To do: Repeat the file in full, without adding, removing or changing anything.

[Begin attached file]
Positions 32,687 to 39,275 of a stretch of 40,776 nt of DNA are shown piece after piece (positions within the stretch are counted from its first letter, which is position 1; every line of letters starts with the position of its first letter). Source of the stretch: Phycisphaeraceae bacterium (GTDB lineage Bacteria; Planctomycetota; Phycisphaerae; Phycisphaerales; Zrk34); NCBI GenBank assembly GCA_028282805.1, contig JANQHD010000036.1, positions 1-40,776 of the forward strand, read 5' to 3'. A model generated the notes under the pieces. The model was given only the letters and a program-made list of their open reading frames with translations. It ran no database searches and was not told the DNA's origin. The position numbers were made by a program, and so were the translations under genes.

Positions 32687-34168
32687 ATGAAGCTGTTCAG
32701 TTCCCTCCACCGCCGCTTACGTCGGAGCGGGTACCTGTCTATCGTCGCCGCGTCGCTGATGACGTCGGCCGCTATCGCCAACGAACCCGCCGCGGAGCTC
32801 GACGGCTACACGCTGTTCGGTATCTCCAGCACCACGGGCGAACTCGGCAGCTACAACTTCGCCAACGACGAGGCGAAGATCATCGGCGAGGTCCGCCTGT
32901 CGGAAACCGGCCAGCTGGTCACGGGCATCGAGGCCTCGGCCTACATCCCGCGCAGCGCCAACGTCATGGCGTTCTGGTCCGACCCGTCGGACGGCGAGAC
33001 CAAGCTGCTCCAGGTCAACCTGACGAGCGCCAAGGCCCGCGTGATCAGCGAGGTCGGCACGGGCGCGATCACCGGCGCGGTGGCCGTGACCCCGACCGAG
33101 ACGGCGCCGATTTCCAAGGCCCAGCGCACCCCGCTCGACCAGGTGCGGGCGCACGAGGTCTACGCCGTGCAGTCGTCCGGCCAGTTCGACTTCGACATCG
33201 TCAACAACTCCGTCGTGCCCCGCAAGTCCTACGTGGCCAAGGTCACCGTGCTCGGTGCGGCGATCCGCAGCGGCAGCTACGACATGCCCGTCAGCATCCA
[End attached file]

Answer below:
Positions 32,687 to 39,275 of a stretch of 40,776 nt of DNA are shown piece after piece (positions within the stretch are counted from its first letter, which is position 1; every line of letters starts with the position of its first letter). Source of the stretch: Phycisphaeraceae bacterium (GTDB lineage Bacteria; Planctomycetota; Phycisphaerae; Phycisphaerales; Zrk34); NCBI GenBank assembly GCA_028282805.1, contig JANQHD010000036.1, positions 1-40,776 of the forward strand, read 5' to 3'. A model generated the notes under the pieces. The model was given only the letters and a program-made list of their open reading frames with translations. It ran no database searches and was not told the DNA's origin. The position numbers were made by a program, and so were the translations under genes.

Positions 32687-34168
32687 ATGAAGCTGTTCAG
32701 TTCCCTCCACCGCCGCTTACGTCGGAGCGGGTACCTGTCTATCGTCGCCGCGTCGCTGATGACGTCGGCCGCTATCGCCAACGAACCCGCCGCGGAGCTC
32801 GACGGCTACACGCTGTTCGGTATCTCCAGCACCACGGGCGAACTCGGCAGCTACAACTTCGCCAACGACGAGGCGAAGATCATCGGCGAGGTCCGCCTGT
32901 CGGAAACCGGCCAGCTGGTCACGGGCATCGAGGCCTCGGCCTACATCCCGCGCAGCGCCAACGTCATGGCGTTCTGGTCCGACCCGTCGGACGGCGAGAC
33001 CAAGCTGCTCCAGGTCAACCTGACGAGCGCCAAGGCCCGCGTGATCAGCGAGGTCGGCACGGGCGCGATCACCGGCGCGGTGGCCGTGACCCCGACCGAG
33101 ACGGCGCCGATTTCCAAGGCCCAGCGCACCCCGCTCGACCAGGTGCGGGCGCACGAGGTCTACGCCGTGCAGTCGTCCGGCCAGTTCGACTTCGACATCG
33201 TCAACAACTCCGTCGTGCCCCGCAAGTCCTACGTGGCCAAGGTCACCGTGCTCGGTGCGGCGATCCGCAGCGGCAGCTACGACATGCCCGTCAGCATCCA